This interview has been lightly edited and condensed for clarity.

Related: How a Boston hospital transformed a Ukrainian child’s life

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Russia’s new Fan ID law seen as new form of authoritarian surveillance

class=”MuiTypography-root-142 MuiTypography-h1-147″>Russia’s new Fan ID law seen as new form of authoritarian surveillance

​​​​​​​In Russia, in order to attend soccer matches in the country's Premier League, fans now need to present a "Fan ID." The state says it’s about public safety and security. But Russian soccer fans aren’t buying it. 

The WorldMarch 23, 2023 · 1:00 PM EDT

Fans are seen on the stands during the Russian Premier-League soccer match between Khimki and Rostov Rostov-on-Don, in Khimki, outside Moscow, Russia.

Ramil Sitdikov/Sputnik/AP

In Russia, soccer is by far the most popular sport — fans often pack stadiums in their team’s scarves, waving flags and singing their team’s song.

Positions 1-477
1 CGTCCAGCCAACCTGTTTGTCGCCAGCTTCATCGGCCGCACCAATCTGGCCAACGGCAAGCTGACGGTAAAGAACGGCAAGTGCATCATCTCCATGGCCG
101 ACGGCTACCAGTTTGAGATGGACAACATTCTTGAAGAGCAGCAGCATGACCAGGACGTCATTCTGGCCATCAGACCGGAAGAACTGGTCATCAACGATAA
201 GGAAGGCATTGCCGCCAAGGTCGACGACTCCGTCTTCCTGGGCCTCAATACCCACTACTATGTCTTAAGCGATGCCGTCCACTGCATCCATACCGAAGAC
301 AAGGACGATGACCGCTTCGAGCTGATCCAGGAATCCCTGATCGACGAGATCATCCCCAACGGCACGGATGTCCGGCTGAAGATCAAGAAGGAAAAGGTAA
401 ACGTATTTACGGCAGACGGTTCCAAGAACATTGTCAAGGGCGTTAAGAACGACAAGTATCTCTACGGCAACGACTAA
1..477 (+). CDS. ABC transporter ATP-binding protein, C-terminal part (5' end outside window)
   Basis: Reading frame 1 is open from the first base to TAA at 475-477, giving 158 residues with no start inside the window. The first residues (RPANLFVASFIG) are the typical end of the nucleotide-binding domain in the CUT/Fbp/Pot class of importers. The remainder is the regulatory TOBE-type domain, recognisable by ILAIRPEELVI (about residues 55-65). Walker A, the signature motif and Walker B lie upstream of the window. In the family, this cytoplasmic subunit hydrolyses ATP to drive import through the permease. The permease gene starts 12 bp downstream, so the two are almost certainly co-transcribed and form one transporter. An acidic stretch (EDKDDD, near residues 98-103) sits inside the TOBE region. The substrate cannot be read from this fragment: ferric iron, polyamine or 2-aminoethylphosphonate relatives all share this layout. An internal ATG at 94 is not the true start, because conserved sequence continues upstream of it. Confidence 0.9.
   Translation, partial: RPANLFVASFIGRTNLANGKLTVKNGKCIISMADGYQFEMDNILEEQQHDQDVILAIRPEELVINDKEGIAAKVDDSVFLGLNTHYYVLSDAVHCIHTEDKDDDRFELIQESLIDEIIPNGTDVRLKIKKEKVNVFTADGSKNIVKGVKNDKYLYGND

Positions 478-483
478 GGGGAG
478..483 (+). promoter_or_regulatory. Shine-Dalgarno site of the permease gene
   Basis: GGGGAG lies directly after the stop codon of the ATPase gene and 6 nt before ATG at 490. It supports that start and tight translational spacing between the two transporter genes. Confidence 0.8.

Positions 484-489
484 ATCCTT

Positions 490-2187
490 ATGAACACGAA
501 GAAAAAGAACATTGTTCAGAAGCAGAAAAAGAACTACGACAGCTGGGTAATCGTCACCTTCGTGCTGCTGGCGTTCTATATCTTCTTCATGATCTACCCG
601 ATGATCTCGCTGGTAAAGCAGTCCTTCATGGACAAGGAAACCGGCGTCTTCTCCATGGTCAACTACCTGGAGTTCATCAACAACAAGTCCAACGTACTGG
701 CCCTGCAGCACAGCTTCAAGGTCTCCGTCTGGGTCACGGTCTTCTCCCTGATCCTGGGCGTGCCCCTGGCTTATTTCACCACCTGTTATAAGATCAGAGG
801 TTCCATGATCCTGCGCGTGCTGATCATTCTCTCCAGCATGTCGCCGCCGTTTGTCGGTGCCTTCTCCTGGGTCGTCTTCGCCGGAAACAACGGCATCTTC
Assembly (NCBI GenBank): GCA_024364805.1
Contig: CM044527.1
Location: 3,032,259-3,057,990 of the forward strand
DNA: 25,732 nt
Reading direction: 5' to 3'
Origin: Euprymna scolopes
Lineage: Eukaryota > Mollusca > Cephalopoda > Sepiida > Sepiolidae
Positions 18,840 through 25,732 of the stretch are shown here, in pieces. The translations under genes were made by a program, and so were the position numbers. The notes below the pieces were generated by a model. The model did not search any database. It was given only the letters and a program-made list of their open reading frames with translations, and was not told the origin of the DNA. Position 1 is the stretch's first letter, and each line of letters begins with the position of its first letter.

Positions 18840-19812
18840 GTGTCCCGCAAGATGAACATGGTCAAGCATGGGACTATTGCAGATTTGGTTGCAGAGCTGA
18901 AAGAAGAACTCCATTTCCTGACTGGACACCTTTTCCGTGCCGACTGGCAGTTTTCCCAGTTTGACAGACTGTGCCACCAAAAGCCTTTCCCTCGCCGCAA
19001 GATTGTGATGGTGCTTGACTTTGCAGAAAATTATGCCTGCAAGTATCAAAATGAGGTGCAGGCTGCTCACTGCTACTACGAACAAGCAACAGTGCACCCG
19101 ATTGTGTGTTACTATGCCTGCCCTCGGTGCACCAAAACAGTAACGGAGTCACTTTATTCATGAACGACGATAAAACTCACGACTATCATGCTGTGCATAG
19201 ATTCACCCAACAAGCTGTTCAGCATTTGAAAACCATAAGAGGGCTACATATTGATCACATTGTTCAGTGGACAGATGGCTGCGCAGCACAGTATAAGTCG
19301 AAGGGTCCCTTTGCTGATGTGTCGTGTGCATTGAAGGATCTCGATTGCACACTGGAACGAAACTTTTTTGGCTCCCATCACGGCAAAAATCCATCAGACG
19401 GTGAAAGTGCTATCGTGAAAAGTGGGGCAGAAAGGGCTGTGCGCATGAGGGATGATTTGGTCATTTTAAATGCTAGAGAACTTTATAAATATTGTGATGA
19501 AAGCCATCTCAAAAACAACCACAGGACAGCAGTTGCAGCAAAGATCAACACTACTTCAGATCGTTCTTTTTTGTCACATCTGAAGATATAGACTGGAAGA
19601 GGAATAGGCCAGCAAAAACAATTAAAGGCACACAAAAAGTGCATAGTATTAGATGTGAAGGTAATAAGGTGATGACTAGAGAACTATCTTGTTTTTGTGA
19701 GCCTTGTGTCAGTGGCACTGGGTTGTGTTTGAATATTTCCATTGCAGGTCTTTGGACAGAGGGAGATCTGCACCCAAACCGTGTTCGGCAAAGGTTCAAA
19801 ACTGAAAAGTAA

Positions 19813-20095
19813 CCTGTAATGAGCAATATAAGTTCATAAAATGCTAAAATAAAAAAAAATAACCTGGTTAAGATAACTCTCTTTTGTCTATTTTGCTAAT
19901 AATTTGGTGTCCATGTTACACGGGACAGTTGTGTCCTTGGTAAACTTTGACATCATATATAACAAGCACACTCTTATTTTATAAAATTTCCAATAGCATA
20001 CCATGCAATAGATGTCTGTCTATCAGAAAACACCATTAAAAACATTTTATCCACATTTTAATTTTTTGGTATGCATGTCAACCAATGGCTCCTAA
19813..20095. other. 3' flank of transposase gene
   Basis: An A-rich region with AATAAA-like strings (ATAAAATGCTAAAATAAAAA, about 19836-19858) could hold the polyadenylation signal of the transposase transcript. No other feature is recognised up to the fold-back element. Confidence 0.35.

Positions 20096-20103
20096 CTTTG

And the country even hosted the men’s World Cup in 2018.

But a new policy known as the Fan ID law has sports fans annoyed — and many see it as a new form of authoritarian surveillance. 

“The law is very simple, without Fan ID, you can’t get into the stadium, you can’t get tickets into the football match,” said Irina Borogan, an expert on Russia’s security services, based in London.

Fan IDs have been implemented sporadically in the past. But the Fan ID law was adopted last summer and implemented gradually. First, five stadiums required Fan IDs and, as of this year, all soccer stadiums now require it. 

“To get Fan ID, every Russian citizen has to be registered at the special government website. It means you provide all information about you to the government,” Borogan said.

The state says it’s about public safety and security. But Russian soccer fans aren’t buying it.

At a recent game at the Spartak Moscow soccer club, fans were heard chanting, “Fan ID is killing soccer!” 

There are already facial recognition cameras at soccer stadiums. People are now afraid of additional state surveillance, Borogan explained. 

“That’s why they are against this law, and that’s why it prompted a lot of protest from the football spectators and the football fans,” Borogan said.